This proposed renewal of Dr. Wilson's K24 builds on the strong record of success achieved during the first 6 years of this award. Since the start of his K24 in 2003 he has mentored 52 individuals, including 19 whom he is currently mentoring. During this time his mentees have produced 26 first author published manuscripts and 19 first author abstracts. Eight mentees have gone on to be awarded K23's, and 3 to receive R-series awards. The research environment at Tufts Medical Center and Tufts University is highly conducive Dr. Wilson's patient-oriented research and provides several different sources for mentees, and as of 2008 includes a Clinical Translational Science Award (CTSA). Dr. Wilson is Co-PI of the Tufts CTSA and a Director of the Tufts Clinical and Translational Research Portal, which means that the scope of his mentoring is now University wide. The patient oriented research of Dr. Wilson and his mentees focuses on problems with medication adherence in persons with HIV. Despite the availability of one pill once daily treatment for HIV, poor adherence with HIV antiretroviral therapy (ART) clearly continues to be a problem for HIV care providers worldwide. It is also clear that non-infectious comorbidity such as diabetes and cardiovascular disease is increasingly common in persons with HIV, and that medications required for these other conditions further complicate patients'adherence efforts. Progress on this important global problem requires that we be able to quickly and inexpensively identify patients with adherence problems, and that we have interventions to implement in response that target patients'individual needs. That is, we need to both better diagnosis and better treatment. The long term goal of this research is to link the accurate and timely diagnosis of medication adherence problems with customized treatments that are patient and medication specific. The overall research objective of this K24 is to complete a series of 5 significant and novel Aims, all of which focus on improving the quality of diagnosis and treatment of medication adherence problems in persons with HIV. The overall mentoring objective of this K24 is to develop researchers who not only have the skills to develop, implement, and publish hypothesis driven, patient-oriented research, but who understand the importance of bringing a multi-method, multi-disciplinary approach to clinical and translational research problems. In his mentoring Dr. Wilson emphasizes the importance of tailoring research methods to the nature of the problem of interest, even if that means learning new methods or developing collaborations with others from other disciplines familiar with those methods. The proposed research is relevant to the NIH's mission because it attempts to improve the quality of care for patients with a prevalent and serious, but highly treatable, chronic condition, and because the lessons learned from this HIV-related work are directly applicable to the care patients with other chronic conditions.
Improving the health outcomes of persons with chronic conditions generally requires lifelong adherence with effective medications, which most patients find difficult. The patient-oriented research proposed in this K24 focuses broadly on improving both the diagnosis and treatment of medication adherence problems in persons with HIV. In addition, the mentoring plan that Dr. Wilson will implement will contribute to the training of the next generation of researchers to continue this important multidisciplinary work. While this K24 focuses on HIV, the lessons learned from this work are directly applicable to the care patients with other chronic conditions.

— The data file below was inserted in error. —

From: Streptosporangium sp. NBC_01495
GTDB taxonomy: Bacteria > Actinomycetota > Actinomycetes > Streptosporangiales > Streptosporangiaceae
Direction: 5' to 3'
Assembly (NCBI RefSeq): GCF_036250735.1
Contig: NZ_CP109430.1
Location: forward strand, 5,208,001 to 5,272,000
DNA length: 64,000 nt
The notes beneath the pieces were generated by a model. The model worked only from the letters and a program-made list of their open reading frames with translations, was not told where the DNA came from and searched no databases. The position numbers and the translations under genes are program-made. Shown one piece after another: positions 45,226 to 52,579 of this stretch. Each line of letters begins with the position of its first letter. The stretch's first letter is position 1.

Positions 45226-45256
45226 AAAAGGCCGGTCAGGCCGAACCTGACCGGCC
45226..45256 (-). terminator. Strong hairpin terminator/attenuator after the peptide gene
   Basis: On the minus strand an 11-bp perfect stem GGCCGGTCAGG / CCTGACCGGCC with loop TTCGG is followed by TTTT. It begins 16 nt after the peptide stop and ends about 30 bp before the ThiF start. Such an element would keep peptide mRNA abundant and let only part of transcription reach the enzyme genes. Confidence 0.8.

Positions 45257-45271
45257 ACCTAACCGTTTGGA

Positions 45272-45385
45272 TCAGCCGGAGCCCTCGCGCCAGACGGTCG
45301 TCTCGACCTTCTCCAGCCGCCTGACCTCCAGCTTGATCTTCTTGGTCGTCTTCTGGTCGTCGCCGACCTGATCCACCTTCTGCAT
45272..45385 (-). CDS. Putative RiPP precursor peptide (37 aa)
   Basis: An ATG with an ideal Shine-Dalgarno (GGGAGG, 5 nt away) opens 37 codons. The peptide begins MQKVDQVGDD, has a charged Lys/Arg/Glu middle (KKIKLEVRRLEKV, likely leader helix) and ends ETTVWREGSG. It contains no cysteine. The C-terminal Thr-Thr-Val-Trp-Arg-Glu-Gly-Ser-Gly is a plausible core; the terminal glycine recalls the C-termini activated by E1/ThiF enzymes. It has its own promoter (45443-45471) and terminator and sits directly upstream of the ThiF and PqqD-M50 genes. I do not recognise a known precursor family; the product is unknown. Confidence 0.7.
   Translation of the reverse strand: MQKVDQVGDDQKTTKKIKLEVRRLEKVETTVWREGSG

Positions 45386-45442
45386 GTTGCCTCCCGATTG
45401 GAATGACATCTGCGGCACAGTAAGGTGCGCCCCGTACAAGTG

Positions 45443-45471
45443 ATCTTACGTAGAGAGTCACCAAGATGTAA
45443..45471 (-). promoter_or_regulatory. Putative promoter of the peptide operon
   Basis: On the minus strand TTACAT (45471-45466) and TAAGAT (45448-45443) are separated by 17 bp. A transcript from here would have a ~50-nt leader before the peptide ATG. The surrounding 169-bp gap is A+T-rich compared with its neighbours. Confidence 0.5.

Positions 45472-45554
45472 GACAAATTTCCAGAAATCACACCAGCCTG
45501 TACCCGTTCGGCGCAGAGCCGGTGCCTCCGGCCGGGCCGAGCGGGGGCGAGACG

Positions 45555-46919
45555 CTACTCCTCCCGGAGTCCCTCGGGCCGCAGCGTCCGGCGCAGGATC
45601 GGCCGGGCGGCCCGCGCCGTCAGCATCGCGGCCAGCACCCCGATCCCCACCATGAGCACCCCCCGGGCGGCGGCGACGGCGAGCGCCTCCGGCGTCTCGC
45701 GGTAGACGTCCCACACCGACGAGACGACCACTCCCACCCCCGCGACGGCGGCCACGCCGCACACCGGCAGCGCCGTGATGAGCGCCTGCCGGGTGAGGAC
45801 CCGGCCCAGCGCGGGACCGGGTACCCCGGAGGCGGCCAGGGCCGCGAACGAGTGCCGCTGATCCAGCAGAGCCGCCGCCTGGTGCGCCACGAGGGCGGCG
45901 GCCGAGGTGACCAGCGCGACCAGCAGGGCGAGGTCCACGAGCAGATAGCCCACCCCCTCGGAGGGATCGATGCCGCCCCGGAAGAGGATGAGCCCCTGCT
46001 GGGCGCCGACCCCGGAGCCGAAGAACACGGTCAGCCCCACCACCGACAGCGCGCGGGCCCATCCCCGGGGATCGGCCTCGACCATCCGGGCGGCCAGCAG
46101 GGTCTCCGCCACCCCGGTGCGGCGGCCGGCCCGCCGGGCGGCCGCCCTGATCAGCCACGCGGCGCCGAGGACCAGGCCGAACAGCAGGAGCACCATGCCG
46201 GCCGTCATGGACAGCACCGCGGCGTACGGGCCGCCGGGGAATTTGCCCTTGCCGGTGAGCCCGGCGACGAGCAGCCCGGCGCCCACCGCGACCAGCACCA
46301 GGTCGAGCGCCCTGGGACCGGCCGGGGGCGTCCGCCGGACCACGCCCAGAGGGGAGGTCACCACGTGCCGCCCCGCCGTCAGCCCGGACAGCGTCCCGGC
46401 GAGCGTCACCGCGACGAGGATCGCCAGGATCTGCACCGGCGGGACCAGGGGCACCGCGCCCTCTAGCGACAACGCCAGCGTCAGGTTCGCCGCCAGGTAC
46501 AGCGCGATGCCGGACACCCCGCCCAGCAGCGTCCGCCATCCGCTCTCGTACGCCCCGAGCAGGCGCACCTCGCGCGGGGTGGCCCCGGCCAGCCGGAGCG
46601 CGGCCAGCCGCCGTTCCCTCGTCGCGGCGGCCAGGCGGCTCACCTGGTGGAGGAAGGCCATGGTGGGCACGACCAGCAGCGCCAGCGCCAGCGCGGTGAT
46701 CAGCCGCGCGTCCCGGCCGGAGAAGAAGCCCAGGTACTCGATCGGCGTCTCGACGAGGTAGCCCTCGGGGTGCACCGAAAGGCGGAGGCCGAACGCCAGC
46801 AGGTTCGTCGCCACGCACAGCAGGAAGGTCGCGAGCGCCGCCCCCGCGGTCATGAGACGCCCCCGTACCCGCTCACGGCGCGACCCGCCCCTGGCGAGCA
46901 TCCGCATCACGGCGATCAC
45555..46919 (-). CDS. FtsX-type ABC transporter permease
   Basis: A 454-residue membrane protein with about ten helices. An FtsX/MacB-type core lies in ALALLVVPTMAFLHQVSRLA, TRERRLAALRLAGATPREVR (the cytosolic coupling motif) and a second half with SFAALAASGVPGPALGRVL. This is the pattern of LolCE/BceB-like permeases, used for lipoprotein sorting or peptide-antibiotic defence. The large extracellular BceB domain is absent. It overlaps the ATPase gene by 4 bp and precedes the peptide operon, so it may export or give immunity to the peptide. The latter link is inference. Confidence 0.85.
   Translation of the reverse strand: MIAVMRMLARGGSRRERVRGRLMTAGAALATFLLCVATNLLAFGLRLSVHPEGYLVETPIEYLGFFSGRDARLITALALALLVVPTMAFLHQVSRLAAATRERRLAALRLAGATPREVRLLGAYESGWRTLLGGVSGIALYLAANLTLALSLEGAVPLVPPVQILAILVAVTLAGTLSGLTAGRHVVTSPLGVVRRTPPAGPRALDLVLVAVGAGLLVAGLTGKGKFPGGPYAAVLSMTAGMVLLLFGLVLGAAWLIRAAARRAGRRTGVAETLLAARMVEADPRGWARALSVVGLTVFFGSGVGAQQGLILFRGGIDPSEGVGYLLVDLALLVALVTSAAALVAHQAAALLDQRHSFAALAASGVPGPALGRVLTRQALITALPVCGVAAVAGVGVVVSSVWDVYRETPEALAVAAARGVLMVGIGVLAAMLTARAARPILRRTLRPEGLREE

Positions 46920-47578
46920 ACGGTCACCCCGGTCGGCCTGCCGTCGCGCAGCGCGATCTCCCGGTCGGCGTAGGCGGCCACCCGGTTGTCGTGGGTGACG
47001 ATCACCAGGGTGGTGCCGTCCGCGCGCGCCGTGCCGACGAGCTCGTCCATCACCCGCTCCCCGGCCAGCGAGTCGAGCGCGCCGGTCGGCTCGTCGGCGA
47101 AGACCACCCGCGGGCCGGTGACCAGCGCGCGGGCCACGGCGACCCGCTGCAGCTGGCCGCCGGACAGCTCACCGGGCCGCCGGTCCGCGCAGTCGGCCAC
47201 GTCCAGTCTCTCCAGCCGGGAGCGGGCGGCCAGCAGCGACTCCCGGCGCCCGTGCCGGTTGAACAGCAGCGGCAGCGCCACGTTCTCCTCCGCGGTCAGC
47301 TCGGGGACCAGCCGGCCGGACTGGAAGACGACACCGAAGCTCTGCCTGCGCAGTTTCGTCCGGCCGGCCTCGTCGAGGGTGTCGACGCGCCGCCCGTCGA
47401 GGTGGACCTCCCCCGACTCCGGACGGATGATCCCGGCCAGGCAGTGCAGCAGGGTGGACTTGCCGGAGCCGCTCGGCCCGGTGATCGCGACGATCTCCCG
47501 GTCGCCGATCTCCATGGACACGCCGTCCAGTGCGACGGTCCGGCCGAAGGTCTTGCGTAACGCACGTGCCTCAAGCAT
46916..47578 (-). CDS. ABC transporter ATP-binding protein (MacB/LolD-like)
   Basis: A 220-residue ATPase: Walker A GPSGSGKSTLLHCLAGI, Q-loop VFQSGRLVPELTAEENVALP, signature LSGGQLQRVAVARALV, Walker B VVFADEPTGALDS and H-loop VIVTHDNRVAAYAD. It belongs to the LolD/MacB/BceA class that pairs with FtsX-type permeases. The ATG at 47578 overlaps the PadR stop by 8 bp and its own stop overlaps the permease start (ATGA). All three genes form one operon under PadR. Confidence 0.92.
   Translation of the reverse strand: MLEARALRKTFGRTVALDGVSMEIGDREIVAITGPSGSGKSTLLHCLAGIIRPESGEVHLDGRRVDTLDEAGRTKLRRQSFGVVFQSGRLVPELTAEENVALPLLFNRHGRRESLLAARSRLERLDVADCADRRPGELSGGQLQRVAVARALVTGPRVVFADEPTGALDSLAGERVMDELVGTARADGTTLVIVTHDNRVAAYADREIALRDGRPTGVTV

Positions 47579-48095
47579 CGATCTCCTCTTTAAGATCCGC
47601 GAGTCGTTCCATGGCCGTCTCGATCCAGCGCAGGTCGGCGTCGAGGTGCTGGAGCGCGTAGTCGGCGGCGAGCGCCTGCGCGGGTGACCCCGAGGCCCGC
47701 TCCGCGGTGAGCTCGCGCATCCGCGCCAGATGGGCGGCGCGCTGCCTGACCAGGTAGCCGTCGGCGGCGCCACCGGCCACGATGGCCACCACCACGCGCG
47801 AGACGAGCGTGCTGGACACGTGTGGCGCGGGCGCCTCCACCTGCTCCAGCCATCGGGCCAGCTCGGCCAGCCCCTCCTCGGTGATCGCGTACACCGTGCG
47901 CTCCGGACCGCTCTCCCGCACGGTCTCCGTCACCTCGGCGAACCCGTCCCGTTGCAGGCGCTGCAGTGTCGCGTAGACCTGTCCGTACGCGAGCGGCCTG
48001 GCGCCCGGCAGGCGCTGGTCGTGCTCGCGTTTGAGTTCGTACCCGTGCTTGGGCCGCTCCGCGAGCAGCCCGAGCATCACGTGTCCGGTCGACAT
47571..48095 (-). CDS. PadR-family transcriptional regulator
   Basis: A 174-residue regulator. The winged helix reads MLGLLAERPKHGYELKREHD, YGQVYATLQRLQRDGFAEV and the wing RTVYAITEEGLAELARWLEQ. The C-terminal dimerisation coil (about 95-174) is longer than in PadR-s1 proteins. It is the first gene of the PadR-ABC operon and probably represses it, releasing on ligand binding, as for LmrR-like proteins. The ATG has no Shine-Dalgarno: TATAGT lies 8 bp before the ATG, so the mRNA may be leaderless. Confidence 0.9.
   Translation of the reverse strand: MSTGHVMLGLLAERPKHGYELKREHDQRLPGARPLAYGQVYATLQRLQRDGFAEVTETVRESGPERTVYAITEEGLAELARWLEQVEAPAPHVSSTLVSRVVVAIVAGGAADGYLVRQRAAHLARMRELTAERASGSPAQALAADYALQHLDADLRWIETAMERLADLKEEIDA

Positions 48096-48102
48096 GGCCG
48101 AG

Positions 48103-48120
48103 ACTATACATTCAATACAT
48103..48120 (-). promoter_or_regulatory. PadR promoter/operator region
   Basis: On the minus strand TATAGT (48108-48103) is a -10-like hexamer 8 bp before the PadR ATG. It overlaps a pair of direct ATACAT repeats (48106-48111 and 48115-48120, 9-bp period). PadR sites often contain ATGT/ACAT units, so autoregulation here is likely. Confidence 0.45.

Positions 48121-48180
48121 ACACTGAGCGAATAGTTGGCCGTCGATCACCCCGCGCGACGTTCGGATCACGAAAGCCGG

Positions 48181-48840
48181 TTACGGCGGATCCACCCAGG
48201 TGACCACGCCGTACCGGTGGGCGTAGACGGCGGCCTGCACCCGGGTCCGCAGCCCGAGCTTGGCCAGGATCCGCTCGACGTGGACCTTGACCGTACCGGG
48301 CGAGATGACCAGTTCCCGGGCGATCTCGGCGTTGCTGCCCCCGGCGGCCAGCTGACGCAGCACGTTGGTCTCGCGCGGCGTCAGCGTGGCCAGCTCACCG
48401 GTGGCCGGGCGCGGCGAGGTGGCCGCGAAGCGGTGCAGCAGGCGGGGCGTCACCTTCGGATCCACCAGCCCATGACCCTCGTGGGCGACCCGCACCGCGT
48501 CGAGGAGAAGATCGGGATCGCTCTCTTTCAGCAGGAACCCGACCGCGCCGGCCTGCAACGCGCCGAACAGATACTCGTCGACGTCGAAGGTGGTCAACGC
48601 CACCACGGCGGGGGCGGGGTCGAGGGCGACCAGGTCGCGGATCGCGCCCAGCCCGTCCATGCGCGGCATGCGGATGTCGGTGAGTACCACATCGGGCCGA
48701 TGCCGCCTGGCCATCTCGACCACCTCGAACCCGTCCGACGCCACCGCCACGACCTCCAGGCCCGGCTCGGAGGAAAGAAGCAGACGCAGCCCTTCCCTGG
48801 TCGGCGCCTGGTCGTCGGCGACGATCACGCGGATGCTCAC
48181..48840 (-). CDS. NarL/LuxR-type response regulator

|Callon, Wynne; Saha, Somnath; Wilson, Ira B et al. (2017) How does decision complexity affect shared decision making? An analysis of patient-provider antiretroviral initiation dialogue. Patient Educ Couns 100:919-926|
|Krakower, Douglas S; Ware, Norma C; Maloney, Kevin M et al. (2017) Differing Experiences with Pre-Exposure Prophylaxis in Boston Among Lesbian, Gay, Bisexual, and Transgender Specialists and Generalists in Primary Care: Implications for Scale-Up. AIDS Patient Care STDS 31:297-304|
|Tiruneh, Yordanos M; Wilson, Ira B (2016) What Time is it? Adherence to Antiretroviral Therapy in Ethiopia. AIDS Behav 20:2662-2673|
|Callon, Wynne; Saha, Somnath; Korthuis, P Todd et al. (2016) Which Clinician Questions Elicit Accurate Disclosure of Antiretroviral Non-adherence When Talking to Patients? AIDS Behav 20:1108-15|
|Tiruneh, Yordanos M; Galárraga, Omar; Genberg, Becky et al. (2016) Retention in Care among HIV-Infected Adults in Ethiopia, 2005- 2011: A Mixed-Methods Study. PLoS One 11:e0156619|
|Wilson, Ira B; Lee, Yoojin; Michaud, Joanne et al. (2016) Validation of a New Three-Item Self-Report Measure for Medication Adherence. AIDS Behav 20:2700-2708|
|Matthews, Lynn T; Bajunirwe, Francis; Kastner, Jasmine et al. (2016) ""I Always Worry about What Might Happen Ahead"": Implementing Safer Conception Services in the Current Environment of Reproductive Counseling for HIV-Affected Men and Women in Uganda. Biomed Res Int 2016:4195762|
|Petersen, Maya L; LeDell, Erin; Schwab, Joshua et al. (2015) Super Learner Analysis of Electronic Adherence Data Improves Viral Prediction and May Provide Strategies for Selective HIV RNA Monitoring. J Acquir Immune Defic Syndr 69:109-18|
|Krakower, Douglas S; Oldenburg, Catherine E; Mitty, Jennifer A et al. (2015) Knowledge, Beliefs and Practices Regarding Antiretroviral Medications for HIV Prevention: Results from a Survey of Healthcare Providers in New England. PLoS One 10:e0132398|
|Matthews, L T; Moore, L; Milford, C et al. (2015) ""If I don't use a condom … I would be stressed in my heart that I've done something wrong"": Routine Prevention Messages Preclude Safer Conception Counseling for HIV-Infected Men and Women in South Africa. AIDS Behav 19:1666-75|
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